Of course the folder we've gone to may not even have any items in it, so we check that - and if it *does* have items? Well, we can start to read them....

if( firmtMessage.RootFolder.TotalItemsInView > 0 )
    foreach( ItemType item in ( (ArrayOfRealItemsType) firmtMessage.RootFolder.Item ).Items )
        Console.WriteLine( item.GetType().Name + ": " + item.Subject + ", " + item.DateTimeReceived.Date.ToString( "dd/MM/yyyy" ) );

Of course, this is just writing the basic information out to the screen, what about nifty things like reading the attachments etc?
Well - you might well think that this would be in this class, and much like me, you'd be wrong. Oh sure, it has a property called 'HasAttachments' which returns true if a Message has an attachment, and despite the fact that the message has a property called Attachments - the property will always be null. So, doing something like:

foreach(AttachmentType attachment in item.Attachments) { /*...*/ }

will *always* throw a NullReferenceException, grrrrrrr.... To get the attachments we'll need to venture into two other API calls - GetItem and GetAttachment, both of which I'll cover in my next post...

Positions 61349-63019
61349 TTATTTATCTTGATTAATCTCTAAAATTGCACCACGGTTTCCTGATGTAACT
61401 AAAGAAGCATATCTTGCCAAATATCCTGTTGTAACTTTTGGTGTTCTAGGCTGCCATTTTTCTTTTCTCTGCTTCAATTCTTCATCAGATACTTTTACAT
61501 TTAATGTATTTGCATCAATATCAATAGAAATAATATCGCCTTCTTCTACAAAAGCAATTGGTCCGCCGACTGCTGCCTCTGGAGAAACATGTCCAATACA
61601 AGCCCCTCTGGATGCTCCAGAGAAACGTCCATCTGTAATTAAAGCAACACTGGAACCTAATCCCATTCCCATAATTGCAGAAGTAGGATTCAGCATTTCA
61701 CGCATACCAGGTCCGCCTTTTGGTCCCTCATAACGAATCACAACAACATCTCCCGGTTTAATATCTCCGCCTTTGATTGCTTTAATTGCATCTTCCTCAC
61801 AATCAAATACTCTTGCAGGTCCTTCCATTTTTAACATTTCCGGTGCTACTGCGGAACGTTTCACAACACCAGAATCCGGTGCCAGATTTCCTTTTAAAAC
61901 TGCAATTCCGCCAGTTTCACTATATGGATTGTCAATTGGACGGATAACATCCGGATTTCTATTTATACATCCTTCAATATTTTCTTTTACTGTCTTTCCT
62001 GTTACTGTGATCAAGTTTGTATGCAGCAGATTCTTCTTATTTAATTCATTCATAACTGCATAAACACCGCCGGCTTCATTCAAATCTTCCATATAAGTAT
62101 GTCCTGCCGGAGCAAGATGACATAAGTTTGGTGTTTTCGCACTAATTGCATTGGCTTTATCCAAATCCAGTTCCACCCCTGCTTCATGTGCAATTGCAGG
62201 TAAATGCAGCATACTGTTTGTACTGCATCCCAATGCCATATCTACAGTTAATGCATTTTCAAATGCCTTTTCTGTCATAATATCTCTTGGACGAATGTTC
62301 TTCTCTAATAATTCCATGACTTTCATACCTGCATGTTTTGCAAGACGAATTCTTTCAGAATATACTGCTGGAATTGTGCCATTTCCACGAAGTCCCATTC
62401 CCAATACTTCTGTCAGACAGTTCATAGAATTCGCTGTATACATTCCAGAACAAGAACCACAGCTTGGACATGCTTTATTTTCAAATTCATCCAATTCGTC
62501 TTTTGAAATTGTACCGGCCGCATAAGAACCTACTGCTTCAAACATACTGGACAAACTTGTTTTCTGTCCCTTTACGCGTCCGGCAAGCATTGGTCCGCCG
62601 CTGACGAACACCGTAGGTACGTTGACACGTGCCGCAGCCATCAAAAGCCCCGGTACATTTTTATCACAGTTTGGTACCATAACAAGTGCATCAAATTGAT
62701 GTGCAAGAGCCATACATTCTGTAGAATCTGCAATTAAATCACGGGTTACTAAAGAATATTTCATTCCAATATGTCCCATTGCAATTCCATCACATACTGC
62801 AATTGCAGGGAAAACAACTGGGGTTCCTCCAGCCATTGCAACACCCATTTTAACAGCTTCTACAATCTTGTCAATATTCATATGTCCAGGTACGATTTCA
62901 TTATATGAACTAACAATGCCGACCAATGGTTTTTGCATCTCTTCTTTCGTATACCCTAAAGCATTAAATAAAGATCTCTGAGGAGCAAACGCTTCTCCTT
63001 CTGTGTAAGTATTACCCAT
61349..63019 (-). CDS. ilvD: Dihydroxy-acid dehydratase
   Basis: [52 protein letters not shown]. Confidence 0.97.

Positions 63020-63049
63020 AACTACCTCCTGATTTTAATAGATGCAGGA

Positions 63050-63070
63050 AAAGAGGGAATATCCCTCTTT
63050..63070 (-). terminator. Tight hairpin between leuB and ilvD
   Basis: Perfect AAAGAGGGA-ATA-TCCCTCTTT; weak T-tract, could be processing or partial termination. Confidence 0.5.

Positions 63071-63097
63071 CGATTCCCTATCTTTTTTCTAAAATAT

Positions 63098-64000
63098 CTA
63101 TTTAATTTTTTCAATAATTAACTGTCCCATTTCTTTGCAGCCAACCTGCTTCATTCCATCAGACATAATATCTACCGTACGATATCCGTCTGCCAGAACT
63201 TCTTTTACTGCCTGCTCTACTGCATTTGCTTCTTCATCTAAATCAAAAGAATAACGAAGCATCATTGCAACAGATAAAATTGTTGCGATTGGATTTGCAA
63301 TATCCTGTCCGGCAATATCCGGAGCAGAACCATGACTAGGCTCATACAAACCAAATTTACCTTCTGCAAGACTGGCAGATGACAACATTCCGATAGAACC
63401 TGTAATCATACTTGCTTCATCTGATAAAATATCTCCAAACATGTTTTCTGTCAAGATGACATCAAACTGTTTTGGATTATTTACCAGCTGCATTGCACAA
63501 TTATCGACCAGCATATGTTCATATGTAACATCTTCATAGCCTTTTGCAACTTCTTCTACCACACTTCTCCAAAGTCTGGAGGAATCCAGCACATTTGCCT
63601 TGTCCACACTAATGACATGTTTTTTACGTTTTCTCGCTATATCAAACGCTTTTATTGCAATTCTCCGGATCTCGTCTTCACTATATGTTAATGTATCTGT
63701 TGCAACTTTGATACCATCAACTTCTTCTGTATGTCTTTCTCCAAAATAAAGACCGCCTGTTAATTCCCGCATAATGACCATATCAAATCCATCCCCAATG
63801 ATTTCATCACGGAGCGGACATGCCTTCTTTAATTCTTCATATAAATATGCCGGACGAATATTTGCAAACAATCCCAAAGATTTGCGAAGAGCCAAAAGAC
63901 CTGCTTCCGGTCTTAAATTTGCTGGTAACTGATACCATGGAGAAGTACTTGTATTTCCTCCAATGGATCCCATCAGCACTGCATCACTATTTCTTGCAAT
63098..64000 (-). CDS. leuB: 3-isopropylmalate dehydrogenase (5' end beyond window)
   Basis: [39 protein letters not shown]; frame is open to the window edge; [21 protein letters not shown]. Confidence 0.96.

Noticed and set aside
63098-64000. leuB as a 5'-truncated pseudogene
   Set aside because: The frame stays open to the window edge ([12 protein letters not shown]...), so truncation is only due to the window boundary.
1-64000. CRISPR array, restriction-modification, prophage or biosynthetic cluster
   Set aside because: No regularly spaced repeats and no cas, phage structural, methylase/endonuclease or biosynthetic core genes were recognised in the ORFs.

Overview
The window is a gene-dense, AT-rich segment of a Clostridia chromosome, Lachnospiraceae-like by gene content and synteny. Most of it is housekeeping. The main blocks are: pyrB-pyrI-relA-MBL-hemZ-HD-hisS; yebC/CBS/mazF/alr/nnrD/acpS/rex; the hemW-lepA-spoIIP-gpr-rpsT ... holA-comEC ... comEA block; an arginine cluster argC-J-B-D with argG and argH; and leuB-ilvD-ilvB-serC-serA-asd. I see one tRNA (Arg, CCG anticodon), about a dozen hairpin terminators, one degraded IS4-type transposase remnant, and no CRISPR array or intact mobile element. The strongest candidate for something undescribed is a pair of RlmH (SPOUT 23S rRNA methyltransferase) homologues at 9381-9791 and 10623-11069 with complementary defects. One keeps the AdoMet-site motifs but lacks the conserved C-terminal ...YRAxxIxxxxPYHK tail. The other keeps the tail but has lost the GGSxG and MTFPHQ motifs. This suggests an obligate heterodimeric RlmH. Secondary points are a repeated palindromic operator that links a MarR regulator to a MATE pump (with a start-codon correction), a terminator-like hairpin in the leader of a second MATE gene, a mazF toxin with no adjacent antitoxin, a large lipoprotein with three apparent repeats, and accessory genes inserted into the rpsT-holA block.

The full 'FindItems' method is below... In it's current form all it will do is list out the contents of a folder. It will work on any of the FolderIdType's you can give it, such as the Inbox, though I'm not so sure about the Calendar etc... I don't have access to the Exchange server at the moment so may give that a go in a day or so!

static void FindItems( ExchangeServiceBinding esb, FolderIdType folder )
{
    // Form the FindItem request
    FindItemType request = new FindItemType();
    request.Traversal = ItemQueryTraversalType.Shallow;
    request.ItemShape = new ItemResponseShapeType();
    request.ItemShape.BaseShape = DefaultShapeNamesType.AllProperties;
    request.ParentFolderIds = new FolderIdType[] { folder };
 
    IndexedPageViewType indexedPageView = new IndexedPageViewType();
    indexedPageView.BasePoint = IndexBasePointType.Beginning;
    indexedPageView.Offset = 0;
    indexedPageView.MaxEntriesReturned = 100;
    indexedPageView.MaxEntriesReturnedSpecified = true;
 
    request.Item = indexedPageView;
 
    FindItemResponseType response = esb.FindItem( request );
    foreach( FindItemResponseMessageType firmtMessage in response.ResponseMessages.Items )
    {
        if( firmtMessage.ResponseClass == ResponseClassType.Success )
        {
            if( firmtMessage.RootFolder.TotalItemsInView > 0 )
                foreach( ItemType item in ( (ArrayOfRealItemsType) firmtMessage.RootFolder.Item ).Items )
                    Console.WriteLine( item.GetType().Name + ": " + item.Subject + ", " + item.DateTimeReceived.Date.ToString( "dd/MM/yyyy" ) );
        }
        else
        {
            Console.WriteLine( "error: " + firmtMessage.MessageText );
        }
    }
}

Next time I'll go over the 'GetItems' and 'GetAttachment' API calls and save an attachment from an email to our temp directory.


[Edit: Part 3 is here]

Print | posted @ Friday, December 5, 2008 8:03 AM